These women are pulling back the sheets on sex-positive parenting. And facing harsh judgment because of it.
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Mothers are not allowed to discuss their sex lives publicly. Judging from the kinds of comments women with children get when they write about their sexual lives, you’d think they were committing murder. Jillian Lauren recounts in her new memoir Everything You Ever Wanted, that after publishing her first book, Some Girls, about her living as part of Prince Jefri of Brunei’s harem, she received comments online such as: “Social services should come and take away that child, you fat, middle-aged skank.” It didn’t matter that her harem days were over; the gall of publicly sharing her sex life instantly marked her as an unfit mother.
Kendra Holliday, a St. Louis–based sex and relationship consultant who blogs at The Beautiful Kind, learned just how taboo the topic was first-hand when she was fired from her nonprofit office job after her real name was linked to her blog, which detailed everything from her involvement with sex work to multiple partners. To top that off, after an article about her was published in The Riverfront Times, she was kicked out of her daughter’s Girl Scout troop. She received a letter that read: “I’m sure you’ll understand that in light of recent events you will not be invited to participate in Girl Scout programming, and somebody else will assume the role of Cookie Captain.”
The fallout had consequences not only for Holliday, but for her now-14-year-old daughter, as well. “My daughter was expelled from her school,” Holliday recalled. “It was devastating for her. We had to enroll her in a new school. She knows why it all went down, and she does not blame me. She blames the people bowing to peer pressure. A child suffered because grownups couldn’t handle open discussion about one of the most pleasurable and natural things on Earth. I don’t get why our society is so crazy about babies and loves them so much, but the act of making the babies is too freaky for some people to handle. If that’s the case, as far as I’m concerned, walking into a Babies-R-Us should mortify people just as much as walking into an adult toy store.”
In both Lauren and Holliday’s cases, I’m sure their involvement in sex work was enough to damn them in the eyes of many; the concept that former or current sex workers can also be excellent moms flies in the face of our culture’s ideas of “proper” parenting. But even openly talking about one’s own sex life—not to one’s children, but to the larger world—can also brand a woman as selfish at best, a questionable parent at worst. How dare she pay attention to herself for a little while? When sex blogger Crista Anne appeared on Dr. Drew on Call in January about her OrgasmQuest campaign to combat the effects of a new antidepressant, a panelist on the show asked her, “Don’t you think about your children?” The answer that I hope I don’t even need to say: Yes, she does (read on for more about her parenting style).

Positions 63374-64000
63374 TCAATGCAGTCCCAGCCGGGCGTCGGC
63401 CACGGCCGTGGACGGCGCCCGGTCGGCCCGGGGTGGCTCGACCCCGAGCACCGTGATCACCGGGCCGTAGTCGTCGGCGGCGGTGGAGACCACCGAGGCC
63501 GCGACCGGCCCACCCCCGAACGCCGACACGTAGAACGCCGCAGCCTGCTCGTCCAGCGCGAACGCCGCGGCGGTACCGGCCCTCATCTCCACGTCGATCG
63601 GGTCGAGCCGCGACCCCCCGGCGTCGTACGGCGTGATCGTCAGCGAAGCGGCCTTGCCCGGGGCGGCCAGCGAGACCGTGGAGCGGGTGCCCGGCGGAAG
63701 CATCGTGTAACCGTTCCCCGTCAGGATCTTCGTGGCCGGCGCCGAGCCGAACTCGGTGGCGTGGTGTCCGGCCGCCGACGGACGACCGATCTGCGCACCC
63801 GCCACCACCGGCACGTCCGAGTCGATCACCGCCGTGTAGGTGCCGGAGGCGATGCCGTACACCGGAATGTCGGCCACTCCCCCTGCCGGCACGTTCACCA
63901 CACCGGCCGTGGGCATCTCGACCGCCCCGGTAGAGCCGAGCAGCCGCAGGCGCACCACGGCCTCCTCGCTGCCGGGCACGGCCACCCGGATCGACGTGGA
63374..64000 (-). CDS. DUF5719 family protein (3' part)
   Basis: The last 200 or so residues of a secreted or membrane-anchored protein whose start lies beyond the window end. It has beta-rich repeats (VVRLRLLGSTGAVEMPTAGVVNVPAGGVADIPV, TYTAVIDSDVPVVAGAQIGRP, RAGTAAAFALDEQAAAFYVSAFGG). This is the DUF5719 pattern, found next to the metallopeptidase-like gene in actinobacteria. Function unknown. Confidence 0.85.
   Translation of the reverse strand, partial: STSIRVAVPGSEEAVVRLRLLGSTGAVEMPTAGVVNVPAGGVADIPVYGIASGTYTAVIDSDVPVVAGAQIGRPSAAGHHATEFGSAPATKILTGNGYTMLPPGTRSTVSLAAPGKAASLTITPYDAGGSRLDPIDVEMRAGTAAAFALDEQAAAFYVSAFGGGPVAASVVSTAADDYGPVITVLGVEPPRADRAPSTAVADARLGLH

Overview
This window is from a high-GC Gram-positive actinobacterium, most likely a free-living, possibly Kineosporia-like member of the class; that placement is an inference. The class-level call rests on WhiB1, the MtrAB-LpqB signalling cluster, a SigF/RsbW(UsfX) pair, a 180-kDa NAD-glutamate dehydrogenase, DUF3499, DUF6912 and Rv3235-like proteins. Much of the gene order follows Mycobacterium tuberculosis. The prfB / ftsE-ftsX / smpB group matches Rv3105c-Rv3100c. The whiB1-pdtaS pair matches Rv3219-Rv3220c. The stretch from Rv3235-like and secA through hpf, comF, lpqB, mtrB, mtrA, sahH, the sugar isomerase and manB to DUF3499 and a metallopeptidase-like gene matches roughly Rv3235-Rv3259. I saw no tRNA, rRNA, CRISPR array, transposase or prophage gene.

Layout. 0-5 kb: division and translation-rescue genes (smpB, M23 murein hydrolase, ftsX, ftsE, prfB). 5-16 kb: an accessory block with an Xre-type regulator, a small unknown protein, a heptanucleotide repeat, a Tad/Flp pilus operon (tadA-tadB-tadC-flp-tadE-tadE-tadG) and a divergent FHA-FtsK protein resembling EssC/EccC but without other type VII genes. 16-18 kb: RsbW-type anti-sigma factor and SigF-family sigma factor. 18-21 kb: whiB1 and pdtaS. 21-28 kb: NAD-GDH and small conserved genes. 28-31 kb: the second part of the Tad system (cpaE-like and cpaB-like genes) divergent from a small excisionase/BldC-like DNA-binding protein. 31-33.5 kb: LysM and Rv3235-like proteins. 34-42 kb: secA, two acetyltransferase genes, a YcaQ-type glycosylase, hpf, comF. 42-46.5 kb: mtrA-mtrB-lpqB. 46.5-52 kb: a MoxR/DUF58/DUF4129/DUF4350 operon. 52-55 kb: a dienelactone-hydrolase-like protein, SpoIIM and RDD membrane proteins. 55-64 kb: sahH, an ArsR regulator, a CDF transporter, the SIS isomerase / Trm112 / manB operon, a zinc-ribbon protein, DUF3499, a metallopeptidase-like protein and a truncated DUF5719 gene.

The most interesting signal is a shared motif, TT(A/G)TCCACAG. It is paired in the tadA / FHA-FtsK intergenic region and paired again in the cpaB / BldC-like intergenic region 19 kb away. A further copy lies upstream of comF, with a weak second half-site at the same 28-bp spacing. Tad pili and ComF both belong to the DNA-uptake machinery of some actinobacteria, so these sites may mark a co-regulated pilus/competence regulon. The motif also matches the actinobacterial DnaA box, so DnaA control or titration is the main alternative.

One part of being a sex-positive parent involves how you approach your own sex life. In the above cases, these women clearly don’t view their own sexuality as something shameful they have to pretend isn’t an important part of their lives. The other side of sex-positive parenting is figuring out how to raise children who also recognize their right to make their own best choices for their bodies. In our culture, teaching your kids about sex is usually framed around the “the talk,” as if it’s something that should happen only once (no pressure!).
Airial Clark, a mother of two sons whose site The Sex Positive Parent serves as a resource, started discussing sex with them when they were 3, which she calls “an on the spot decision.” Since they were old enough to ask her questions, she wanted to provide quality answers. “I realized that the more conventional approach of shaming kids into silence if they brought up anything that had to do with sexuality was not what I wanted to do. I had to push through my own discomfort so that I could be a trusted resource for them.” Her first topics? Anatomy and consent.
Clark has talked to her children about porn (that it’s “not what real sex is like” and is not appropriate for children), taught them that “people can have whatever gender they want” and taken her then-10- and 11-year-old sons to a SlutWalk. Much of this hasn’t always gone over well with other parents who haven’t had similar conversations or “are really attached to the gender binary,” said Clark. She advises parents not to simply pass the buck to the school system when it comes to teaching sex education, but play an active role. “Parents need to know that the comprehensive sex ed they may have received in the ’70s, ’80s and ’90s is not the same sex ed their kids are learning,” advised Clark. “You have to be proactive and ask for the curriculum.”